Projecting the New York Mets Everyday Lineup

The 2020 New York Mets starting lineup comes in with plenty of potential, but one of their biggest questions will be defense. Their lineup contains plenty of power as well, which should make up for the lack of speed it holds. Here is what it should look like come Opening Day.

Catcher: Wilson Ramos

Wilson Ramos is an undervalued catcher coming into Spring Training. He came off a strong year at the plate, hitting .288/.351/.416 with 14 home runs and 73 RBIs. Ramos defense is what held him back ranking in the bottom of most defensive metrics and only throwing out 15% of base stealers. Most of it was in part of the Mets inability to hold runners on, but the Mets should expect another strong year from the Buffalo.

First Base: Pete Alonso

There is nothing to say about Pete Alonso that everyone else has not said. He is coming off one of the best rookie seasons of all time and has emerged into a fan favorite. The home runs are likely to regress, but the real growth from Alonso will come in his walk and strikeout rates.

Second Base: Robinson Cano

Robinson Cano came in full of hype in his return to New York but struggled with injuries and his performance. Despite entering his age-37 season, his solid second half should give hope that he returns to All-Star form. Cano should keep his performance strong as he ages much like fellow Dominicans Adrian Beltre and Nelson Cruz.

Shortstop: Amed Rosario

Amed Rosario had a huge growth year in 2019. He set career highs in offensive stats across the board and improved defensively in the second half. Rosario’s walk rates and stealing ability still need to improve, but at age-24, he is trending in the right direction.

Third Base: Jeff McNeil

Jeff McNeil emerged as an All-Star outfielder but is likely to play a majority of third base. The position itself will be a revolving door early in the season, but once he should remain there every day as Luis Rojas settles on a consistent lineup. McNeil’s power emerged in 2019, which made him a very dangerous hitter due to his high ability to put the ball in play.

Left Field: J.D. Davis

Speaking of a revolving door, that is likely what the Mets outfield will be. J.D. Davis took the job in left field and ran with it to make Brodie Van Wagenen look like a genius for acquiring him. His defense is a significant issue, and any improvement can make him a real All-Star threat in the National League. The competition between Davis and Yoenis Cespedes should be exciting, especially if Cespedes shows he is fully healthy. The prediction is that Davis comes away with the job, but if Cespedes is in the 2015-16 form, then there is a real log jam there.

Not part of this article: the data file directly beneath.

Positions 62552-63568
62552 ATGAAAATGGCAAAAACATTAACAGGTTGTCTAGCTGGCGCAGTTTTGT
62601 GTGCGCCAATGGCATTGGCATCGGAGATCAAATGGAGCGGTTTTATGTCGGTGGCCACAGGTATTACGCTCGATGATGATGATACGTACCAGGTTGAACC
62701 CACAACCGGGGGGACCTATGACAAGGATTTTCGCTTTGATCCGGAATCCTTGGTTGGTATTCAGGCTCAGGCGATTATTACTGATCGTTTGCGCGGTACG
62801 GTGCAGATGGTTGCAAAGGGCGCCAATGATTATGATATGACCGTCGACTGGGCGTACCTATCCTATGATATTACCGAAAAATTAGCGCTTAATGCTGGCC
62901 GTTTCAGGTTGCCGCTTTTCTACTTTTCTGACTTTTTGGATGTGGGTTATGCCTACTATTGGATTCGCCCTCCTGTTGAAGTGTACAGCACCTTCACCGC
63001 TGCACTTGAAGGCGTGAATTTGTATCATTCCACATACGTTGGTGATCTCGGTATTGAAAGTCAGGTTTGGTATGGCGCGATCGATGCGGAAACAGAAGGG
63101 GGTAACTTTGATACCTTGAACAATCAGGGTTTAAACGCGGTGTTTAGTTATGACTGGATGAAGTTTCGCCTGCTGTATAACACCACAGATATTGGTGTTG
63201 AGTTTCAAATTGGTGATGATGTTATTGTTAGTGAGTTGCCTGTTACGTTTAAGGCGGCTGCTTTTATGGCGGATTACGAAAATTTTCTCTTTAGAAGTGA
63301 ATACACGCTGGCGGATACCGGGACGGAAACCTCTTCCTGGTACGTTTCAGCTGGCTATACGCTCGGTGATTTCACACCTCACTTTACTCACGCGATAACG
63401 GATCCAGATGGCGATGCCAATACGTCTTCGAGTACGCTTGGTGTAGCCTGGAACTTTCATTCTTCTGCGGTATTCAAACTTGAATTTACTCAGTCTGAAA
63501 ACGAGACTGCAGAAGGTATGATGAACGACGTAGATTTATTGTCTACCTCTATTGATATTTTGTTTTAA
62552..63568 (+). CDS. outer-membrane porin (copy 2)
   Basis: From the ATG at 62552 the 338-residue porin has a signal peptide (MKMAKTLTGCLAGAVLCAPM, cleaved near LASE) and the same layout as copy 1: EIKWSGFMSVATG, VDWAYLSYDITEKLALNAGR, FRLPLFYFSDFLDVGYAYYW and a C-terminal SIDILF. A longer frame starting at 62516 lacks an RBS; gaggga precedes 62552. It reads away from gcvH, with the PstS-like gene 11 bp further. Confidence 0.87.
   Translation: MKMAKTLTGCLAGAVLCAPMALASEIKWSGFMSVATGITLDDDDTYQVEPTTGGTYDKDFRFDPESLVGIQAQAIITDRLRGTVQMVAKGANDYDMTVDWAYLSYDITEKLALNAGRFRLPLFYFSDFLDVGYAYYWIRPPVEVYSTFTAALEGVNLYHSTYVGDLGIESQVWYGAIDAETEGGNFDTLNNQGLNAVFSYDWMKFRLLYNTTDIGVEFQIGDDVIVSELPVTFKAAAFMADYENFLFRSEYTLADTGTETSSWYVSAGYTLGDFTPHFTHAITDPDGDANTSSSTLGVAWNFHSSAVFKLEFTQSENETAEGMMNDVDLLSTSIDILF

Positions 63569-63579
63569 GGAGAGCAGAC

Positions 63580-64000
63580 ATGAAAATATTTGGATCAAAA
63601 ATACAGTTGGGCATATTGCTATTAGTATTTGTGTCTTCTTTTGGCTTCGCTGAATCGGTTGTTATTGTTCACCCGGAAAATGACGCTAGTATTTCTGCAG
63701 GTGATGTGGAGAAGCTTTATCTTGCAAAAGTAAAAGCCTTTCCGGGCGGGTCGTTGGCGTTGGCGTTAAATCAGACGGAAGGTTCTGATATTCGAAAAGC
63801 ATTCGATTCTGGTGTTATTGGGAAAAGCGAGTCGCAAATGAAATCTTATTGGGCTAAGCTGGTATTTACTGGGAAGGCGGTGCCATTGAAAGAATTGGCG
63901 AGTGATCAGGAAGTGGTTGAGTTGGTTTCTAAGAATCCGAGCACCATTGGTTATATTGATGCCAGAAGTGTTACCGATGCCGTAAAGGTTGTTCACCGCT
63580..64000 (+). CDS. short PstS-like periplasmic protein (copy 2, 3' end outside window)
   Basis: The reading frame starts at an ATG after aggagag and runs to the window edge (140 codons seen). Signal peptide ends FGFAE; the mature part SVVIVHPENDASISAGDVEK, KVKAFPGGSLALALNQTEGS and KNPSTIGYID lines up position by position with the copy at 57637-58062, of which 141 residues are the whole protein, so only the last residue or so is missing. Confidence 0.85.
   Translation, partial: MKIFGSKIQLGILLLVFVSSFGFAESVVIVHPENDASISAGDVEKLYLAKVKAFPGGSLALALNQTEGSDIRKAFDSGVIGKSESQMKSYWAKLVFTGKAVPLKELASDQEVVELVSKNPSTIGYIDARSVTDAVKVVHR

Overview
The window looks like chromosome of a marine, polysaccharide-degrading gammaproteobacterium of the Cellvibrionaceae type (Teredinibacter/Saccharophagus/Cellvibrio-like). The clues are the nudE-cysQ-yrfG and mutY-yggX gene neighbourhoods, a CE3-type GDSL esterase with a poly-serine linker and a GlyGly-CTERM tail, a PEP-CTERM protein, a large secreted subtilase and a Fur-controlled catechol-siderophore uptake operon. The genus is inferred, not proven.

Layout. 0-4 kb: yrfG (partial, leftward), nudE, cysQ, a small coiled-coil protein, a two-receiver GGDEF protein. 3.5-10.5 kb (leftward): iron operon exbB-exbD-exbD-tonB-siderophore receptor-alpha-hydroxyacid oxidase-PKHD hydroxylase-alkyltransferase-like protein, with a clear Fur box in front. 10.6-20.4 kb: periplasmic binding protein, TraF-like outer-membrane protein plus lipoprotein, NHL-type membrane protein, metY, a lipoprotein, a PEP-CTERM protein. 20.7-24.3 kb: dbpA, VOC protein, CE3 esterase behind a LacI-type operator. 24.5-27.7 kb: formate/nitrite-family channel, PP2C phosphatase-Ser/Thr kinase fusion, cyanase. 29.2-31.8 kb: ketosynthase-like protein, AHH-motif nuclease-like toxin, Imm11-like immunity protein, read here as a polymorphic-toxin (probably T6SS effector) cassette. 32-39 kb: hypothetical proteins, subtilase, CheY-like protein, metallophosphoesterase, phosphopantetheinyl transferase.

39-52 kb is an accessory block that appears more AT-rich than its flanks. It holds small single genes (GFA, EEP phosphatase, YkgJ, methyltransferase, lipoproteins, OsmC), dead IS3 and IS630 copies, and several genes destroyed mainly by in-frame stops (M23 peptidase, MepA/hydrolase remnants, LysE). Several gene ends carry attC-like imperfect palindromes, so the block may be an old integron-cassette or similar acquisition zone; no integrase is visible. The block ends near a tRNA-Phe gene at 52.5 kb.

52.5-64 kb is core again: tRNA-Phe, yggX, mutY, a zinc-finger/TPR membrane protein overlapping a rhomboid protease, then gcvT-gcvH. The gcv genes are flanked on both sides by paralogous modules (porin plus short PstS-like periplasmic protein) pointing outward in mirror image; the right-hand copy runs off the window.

Center Field: Brandon Nimmo

Despite all the trade rumors, Brandon Nimmo has survived the offseason. His ability to get on base allows his flaws as a center fielder to go overlooked. Nimmo is still a serviceable center fielder, and with Jake Marisnick as a defensive replacement, it should help the Mets late in games.

Right Fielder: Michael Conforto

Michael Conforto has been the one consistent part of the Mets offseason. No drama or publicity and it translates to his play on the field. He has hit 25+ home runs in three straight seasons and has been someone the Mets count on to anchor the middle of the order. Conforto will see time in center field, but a majority of his time will be in right field.

DH to National League Would Benefit the Mets

New York Mets, Robinson Cano

2020 could be the last season of old school baseball as Major League Baseball is considering expanding the designated hitter rule to both leagues.

The DH has been specific to the American League since 1973 and is used in interleague play, the World Series and the All-Star game when the AL is the home team.

How does this help the New York Mets? Greatly, which is why many Met fans will put their baseball purist cards in their back pockets and sit back and enjoy the show.

The Mets have a slew of players who are much better hitters than they are fielders and have quite a number of solid hitters who play the same position.

If the DH comes to the NL, the immediate relief the Mets will get will be with 38 year-old second baseman Robinson Cano. Cano’s range in the field is narrowing but his bat still has some pop. The Mets could solve their Jeff McNeil problem with this new rule by making him their everyday second baseman and batting Cano, who is under contract though 2023, at DH most games. It would also open op a spot in the outfield and at third base, possibly giving J.D. Davis some more at bats.

The DH role could also be used in the case of Dominic Smith and Pete Alonso at first base. Since Alonso’s break out last year, Smith has been forced to play the outfield and serve as a pinch hitter.

Danny Abriano of believes the DH will benefit Ronny Mauricio, a prized shortstop in the Mets’ farm system that will be ready for the majors in 2022. With Amed Rosario still under team control, having the DH could push one of them to play another position or to DH so the club can gain an advantage from having both players in the lineup.

New York Yankees: Comparing Jeter and Cano to Torres and LeMehieu

New York Yankees, Derek Jeter

I was watching the 2009 World Series DVD of the New York Yankees beating the Phillies and remembered how much I enjoyed watching the dynamic duo, Derek Jeter and Robinson Cano, hold it down in the middle of the infield. It got me thinking that the Yankees haven’t had two players of that caliber of talent since those years. However, Gleyber Torres and DJ LeMahieu might just be the next big Yankee middle infield duo.